White matter abnormalities in depression: a categorical and phenotypic diffusion MRI study.

Julie Coloigner 1, 2, 3, * Jean-Marie Batail 4, 1, 5, 3, 2 Olivier Commowick 1, 3, 2 Isabelle Corouge 1, 3, 2 Gabriel Robert 1, 5, 4, 3, 2 Christian Barillot 1, 3, 2 Dominique Drapier 5, 4
* Corresponding author
2 Empenn
INSERM - Institut National de la Santé et de la Recherche Médicale, Inria Rennes – Bretagne Atlantique , IRISA_D5 - SIGNAUX ET IMAGES NUMÉRIQUES, ROBOTIQUE
3 VisAGeS - Vision, Action et Gestion d'informations en Santé
INSERM - Institut National de la Santé et de la Recherche Médicale : U1228, Inria Rennes – Bretagne Atlantique , IRISA_D5 - SIGNAUX ET IMAGES NUMÉRIQUES, ROBOTIQUE
Abstract : Mood depressive disorder is one of the most disabling chronic diseases with a high rate of everyday life disability that affects 350 million people around the world. Recent advances in neuroimaging have reported widespread structural abnormalities, suggesting a dysfunctional frontal-limbic circuit involved in the pathophysiological mechanisms of depression. However, a variety of different white matter regions has been implicated and is sought to suffer from lack of reproducibility of such categorical-based biomarkers. These inconsistent results might be attributed to various factors: actual categorical definition of depression as well as clinical phenotype variability. In this study, we 1/ examined WM changes in a large cohort (114 patients) compared to a healthy control group and 2/ sought to identify specific WM alterations in relation to specific depressive phenotypes such as anhedonia (i.e. lack of pleasure), anxiety and psychomotor retardation -three core symptoms involved in depression. Consistent with previous studies, reduced white matter was observed in the genu of the corpus callosum extending to the inferior fasciculus and posterior thalamic radiation, confirming a frontal-limbic circuit abnormality. Our analysis also reported other patterns of increased fractional anisotropy and axial diffusivity as well as decreased apparent diffusion coefficient and radial diffusivity in the splenium of the corpus callosum and posterior limb of the internal capsule. Moreover, a positive correlation between FA and anhedonia was found in the superior longitudinal fasciculus as well as a negative correlation in the cingulum. Then, the analysis of the anxiety and diffusion metric revealed that increased anxiety was associated with greater FA values in genu and splenium of corpus callosum, anterior corona radiata and posterior thalamic radiation. Finally, the motor retardation analysis showed a correlation between increased Widlöcher depressive retardation scale scores and reduced FA in the body and genu of the corpus callosum, fornix, and superior striatum. Through this twofold approach (categorical and phenotypic), this study has underlined the need to move forward to a symptom-based research area of biomarkers, which help to understand the pathophysiology of mood depressive disorders and to stratify precise phenotypes of depression with targeted therapeutic strategies.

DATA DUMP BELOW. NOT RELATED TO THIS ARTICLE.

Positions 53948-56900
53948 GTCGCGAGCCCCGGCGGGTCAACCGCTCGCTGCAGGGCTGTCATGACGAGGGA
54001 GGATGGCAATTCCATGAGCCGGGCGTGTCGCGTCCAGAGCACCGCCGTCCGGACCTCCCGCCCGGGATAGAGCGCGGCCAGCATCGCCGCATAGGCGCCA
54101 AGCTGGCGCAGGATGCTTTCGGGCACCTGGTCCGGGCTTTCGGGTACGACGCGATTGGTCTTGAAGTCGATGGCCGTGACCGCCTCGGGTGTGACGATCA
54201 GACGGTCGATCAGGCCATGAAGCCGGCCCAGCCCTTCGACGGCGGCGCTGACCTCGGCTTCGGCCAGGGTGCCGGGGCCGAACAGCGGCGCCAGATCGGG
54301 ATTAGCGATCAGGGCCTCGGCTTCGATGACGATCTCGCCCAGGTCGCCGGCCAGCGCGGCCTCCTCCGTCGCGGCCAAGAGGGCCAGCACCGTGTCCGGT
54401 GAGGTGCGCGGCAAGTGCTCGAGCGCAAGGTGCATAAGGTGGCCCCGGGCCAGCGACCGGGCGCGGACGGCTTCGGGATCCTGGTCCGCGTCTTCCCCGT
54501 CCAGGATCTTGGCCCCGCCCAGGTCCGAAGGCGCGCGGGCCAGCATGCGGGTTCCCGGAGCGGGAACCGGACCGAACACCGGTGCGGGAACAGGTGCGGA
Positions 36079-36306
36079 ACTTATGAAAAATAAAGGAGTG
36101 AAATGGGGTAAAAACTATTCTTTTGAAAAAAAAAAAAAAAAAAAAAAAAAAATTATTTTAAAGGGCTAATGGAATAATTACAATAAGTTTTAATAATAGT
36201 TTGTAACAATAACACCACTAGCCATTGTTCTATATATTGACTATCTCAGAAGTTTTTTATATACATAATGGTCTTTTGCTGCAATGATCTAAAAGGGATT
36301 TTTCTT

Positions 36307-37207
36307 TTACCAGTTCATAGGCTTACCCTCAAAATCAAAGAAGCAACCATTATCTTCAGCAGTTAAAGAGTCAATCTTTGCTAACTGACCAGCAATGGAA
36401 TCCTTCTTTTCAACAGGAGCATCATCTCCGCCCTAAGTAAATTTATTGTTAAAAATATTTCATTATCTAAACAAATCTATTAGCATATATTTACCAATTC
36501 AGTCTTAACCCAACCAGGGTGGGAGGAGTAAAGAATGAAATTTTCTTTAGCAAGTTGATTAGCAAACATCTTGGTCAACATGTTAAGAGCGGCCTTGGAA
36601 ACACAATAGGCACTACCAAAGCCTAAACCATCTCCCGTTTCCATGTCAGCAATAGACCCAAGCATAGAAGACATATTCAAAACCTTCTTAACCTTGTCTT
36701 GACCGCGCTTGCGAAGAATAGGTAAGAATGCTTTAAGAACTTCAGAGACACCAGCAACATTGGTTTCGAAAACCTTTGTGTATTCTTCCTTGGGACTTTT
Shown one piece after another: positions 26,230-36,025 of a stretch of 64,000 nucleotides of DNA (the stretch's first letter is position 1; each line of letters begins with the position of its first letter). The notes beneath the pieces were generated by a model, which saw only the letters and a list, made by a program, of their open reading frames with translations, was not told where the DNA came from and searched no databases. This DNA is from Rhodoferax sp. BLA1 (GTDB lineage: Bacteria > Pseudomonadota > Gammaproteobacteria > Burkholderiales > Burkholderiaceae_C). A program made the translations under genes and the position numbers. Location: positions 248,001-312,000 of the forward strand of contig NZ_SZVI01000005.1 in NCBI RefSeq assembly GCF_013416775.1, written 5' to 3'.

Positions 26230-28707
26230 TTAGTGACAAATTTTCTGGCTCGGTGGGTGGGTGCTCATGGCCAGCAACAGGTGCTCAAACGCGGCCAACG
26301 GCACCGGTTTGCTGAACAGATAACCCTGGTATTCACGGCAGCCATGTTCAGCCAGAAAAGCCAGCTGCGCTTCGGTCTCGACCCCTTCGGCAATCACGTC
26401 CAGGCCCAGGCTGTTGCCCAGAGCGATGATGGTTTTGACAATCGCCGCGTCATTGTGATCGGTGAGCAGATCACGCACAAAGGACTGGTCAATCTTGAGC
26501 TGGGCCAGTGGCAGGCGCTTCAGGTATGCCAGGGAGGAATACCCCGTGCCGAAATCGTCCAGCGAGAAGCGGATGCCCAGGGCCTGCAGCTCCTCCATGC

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Julie Coloigner, Jean-Marie Batail, Olivier Commowick, Isabelle Corouge, Gabriel Robert, et al.. White matter abnormalities in depression: a categorical and phenotypic diffusion MRI study.. Neuroimage-Clinical, Elsevier, 2019, 22, pp.101710. ⟨10.1016/j.nicl.2019.101710⟩. ⟨inserm-01938407⟩

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